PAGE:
Across the United States, adult children become caregivers for aging and chronically ill loved ones. With the first of the baby boomers turning 65 in 2011, the number of Americans entering retirement age is expected to nearly double by 2030, according to the U.S. Department of Health and Human Services’ Administration on Aging.
As the country braces for the prospect of providing health care to roughly 72 million adults, the impact on caregivers is coming into focus. A study released last week found that Americans caring for aging and chronically ill relatives reported higher levels of stress, poorer health and a greater tendency to engage in unhealthy behaviors to escape and alleviate stress than the population at large.
Moreover, 55% of caregivers reported feeling overwhelmed by the task at hand, according to the American Psychological Association’s “Stress in America” survey, which was conducted online among 1,226 adults in the United States in August and September.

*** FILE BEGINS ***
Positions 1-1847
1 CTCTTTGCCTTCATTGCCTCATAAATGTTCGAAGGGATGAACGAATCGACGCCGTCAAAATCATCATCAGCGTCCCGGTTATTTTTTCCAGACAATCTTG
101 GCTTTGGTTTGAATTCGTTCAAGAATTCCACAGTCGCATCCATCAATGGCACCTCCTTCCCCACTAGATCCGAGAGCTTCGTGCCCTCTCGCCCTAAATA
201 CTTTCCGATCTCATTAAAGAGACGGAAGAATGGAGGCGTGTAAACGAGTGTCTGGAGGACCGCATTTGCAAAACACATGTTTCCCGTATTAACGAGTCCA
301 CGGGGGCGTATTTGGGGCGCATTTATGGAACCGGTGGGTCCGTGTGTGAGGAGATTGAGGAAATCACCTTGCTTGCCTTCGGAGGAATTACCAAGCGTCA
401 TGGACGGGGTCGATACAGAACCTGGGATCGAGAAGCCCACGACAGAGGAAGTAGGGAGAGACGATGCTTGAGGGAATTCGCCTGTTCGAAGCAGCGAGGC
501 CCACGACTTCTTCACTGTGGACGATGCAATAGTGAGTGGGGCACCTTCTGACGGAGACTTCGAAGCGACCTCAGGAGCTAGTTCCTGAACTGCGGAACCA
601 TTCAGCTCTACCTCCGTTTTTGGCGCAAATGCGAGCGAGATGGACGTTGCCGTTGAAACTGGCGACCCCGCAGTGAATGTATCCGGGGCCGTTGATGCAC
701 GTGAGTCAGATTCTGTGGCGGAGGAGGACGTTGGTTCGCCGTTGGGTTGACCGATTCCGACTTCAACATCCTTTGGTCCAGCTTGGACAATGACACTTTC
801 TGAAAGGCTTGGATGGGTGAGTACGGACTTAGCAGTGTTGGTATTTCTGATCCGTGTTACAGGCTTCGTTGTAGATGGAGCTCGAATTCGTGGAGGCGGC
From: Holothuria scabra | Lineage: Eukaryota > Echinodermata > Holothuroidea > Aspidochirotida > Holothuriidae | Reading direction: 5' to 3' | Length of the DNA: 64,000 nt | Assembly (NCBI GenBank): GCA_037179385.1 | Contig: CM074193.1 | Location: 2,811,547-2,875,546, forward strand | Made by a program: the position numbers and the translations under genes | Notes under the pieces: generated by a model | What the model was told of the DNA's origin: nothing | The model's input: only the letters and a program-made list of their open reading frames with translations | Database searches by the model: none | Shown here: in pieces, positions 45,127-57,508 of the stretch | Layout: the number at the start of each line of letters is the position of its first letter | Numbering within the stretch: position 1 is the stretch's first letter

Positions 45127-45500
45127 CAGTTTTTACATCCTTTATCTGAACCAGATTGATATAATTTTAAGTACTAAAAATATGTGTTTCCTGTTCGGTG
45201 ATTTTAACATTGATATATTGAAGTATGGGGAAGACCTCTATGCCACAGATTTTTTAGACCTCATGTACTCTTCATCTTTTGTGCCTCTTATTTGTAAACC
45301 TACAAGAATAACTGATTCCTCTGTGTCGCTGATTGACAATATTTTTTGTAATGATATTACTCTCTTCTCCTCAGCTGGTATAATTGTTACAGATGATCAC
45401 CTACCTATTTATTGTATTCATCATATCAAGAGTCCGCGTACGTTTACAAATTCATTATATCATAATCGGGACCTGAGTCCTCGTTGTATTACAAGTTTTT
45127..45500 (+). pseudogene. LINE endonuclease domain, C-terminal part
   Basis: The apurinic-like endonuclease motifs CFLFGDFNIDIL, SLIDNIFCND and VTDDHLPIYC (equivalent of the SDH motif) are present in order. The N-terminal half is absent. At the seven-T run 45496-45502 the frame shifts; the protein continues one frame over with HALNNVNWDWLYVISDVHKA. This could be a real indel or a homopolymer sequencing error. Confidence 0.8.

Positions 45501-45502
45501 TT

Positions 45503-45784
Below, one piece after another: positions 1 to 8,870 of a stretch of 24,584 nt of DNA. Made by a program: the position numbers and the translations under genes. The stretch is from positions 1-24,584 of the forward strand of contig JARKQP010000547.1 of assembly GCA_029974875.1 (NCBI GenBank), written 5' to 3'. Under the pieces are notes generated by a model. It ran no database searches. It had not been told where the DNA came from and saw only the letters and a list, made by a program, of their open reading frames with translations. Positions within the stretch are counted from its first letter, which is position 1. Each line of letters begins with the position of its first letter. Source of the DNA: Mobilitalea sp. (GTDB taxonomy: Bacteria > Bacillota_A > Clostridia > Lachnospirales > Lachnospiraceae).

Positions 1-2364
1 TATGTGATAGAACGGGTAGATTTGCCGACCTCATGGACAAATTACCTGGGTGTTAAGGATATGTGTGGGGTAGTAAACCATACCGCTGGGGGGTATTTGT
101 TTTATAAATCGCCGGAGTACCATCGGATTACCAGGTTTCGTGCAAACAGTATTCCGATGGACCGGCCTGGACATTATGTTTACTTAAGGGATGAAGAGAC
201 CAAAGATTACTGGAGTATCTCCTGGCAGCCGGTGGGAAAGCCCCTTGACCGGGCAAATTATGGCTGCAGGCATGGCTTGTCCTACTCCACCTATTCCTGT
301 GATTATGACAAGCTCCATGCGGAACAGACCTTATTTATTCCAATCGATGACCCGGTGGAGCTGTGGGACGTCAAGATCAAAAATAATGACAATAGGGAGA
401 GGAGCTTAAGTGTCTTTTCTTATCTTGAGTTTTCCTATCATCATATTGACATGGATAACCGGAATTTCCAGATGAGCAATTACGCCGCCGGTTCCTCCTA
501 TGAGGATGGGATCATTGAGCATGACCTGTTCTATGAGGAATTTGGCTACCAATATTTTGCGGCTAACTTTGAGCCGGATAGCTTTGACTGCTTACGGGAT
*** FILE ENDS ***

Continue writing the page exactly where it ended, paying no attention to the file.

While emphasizing results among caregivers, the survey also found that 22% of Americans reported “extreme stress” and 39% said their stress had increased over the past year. That number becomes higher among caregivers, who were also more likely than the general population to report doing a poor job at managing and preventing stress, according to the survey’s findings.
The report emphasizes the public health implications of high stress levels, with caregivers reporting greater rates of high cholesterol, high blood pressure, poor nutrition, obesity and depression. Regardless of the cause, stress often results from taking on too much and not knowing when to stop or ask for help.
Image: Lifelines Academy & Network